New Zealand's Prime Minister has apologised after an official report revealed that a spy agency illegally carried out surveillance on Megaupload found Kim Dotcom, which may affect a US bid to extradite him.
The report released on Thursday by Prime Minister John Key found that the Government Communications and Security Bureau (GCSB) had spied on Dotcom, despite a law prohibiting it from spying on New Zealand citizens and residents.
Dotcom attained New Zealand residency in 2010.
"It is the GCSB's responsibility to act within the law, and it is hugely disappointing that in this case its actions fell outside the law," Key said in a statement, adding the blunder was the result of "basic errors".
Key also apologised to Dotcom and all New Zealanders, saying they were entitled to be protected by the law and that it had failed them.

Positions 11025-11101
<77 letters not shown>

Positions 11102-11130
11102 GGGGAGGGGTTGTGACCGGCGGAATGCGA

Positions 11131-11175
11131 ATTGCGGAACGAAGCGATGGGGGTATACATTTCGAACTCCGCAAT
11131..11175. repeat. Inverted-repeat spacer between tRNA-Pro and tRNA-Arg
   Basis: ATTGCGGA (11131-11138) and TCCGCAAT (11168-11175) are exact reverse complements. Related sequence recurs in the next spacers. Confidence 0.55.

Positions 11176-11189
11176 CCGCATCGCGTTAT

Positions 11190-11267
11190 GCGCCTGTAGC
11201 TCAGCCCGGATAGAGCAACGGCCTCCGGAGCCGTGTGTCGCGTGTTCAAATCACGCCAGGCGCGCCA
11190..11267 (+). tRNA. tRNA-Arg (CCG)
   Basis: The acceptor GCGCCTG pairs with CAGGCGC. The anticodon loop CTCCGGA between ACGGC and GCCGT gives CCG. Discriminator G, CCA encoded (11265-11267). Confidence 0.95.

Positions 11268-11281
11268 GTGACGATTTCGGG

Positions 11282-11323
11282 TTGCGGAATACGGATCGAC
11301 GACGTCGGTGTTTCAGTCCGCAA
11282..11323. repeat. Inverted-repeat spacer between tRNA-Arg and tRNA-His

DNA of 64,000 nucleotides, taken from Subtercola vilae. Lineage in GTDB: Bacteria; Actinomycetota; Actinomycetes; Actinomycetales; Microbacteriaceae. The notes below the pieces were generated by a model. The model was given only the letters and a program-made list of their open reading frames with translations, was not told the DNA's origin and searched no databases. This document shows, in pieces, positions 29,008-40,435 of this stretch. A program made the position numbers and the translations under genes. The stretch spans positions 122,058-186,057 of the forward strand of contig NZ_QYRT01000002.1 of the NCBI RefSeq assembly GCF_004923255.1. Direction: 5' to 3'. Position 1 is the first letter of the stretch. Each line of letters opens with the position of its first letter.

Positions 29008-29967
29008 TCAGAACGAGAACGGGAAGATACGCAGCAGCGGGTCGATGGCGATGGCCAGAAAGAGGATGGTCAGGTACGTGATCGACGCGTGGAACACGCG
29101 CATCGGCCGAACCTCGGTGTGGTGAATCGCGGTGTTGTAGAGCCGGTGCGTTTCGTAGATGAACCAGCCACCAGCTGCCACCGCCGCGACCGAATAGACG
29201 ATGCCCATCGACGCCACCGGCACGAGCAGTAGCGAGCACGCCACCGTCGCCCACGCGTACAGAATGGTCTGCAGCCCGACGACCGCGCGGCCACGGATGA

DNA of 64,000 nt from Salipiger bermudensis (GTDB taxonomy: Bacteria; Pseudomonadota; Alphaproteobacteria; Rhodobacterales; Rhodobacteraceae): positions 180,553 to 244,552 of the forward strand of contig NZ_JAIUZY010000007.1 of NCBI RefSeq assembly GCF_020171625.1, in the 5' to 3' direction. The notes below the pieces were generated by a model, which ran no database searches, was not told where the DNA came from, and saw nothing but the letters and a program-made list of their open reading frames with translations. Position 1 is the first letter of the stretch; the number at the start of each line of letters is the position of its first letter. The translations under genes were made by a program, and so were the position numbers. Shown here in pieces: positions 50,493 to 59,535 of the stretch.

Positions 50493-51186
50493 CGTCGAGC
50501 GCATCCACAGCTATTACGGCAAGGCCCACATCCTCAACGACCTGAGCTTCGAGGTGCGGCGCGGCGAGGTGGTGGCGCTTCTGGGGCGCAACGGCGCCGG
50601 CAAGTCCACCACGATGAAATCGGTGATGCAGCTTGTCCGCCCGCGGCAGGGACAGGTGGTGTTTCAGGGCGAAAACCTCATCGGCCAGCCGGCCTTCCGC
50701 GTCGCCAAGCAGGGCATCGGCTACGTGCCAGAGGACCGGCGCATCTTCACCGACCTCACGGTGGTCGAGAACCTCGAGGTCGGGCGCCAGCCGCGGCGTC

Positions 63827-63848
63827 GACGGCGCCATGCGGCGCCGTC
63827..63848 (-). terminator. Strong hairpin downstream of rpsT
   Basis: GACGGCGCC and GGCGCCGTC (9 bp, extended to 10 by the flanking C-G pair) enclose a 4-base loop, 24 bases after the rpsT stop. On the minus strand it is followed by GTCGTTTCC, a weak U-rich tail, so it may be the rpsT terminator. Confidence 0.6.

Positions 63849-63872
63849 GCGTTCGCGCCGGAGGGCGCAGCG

The illegal surveillance may deal another blow to a US extradition case after a New Zealand court ruled in June that
search warrants used in a raid on Dotcom's home in late January that saw computers and hard drives, works of art, and cars confiscated were illegal.
Washington wants the 38-year-old German national to be sent to the US to face charges of internet piracy and breaking copyright laws for leading a group that netted $175m since 2005 by allegedly copying and distributing music, films and other copyrighted content without authorisation.
US authorities are currently appealing a New Zealand court decision that Dotcom should be allowed to see the evidence on which the extradition hearing will be based.
The extradition hearing has been delayed until March 2013.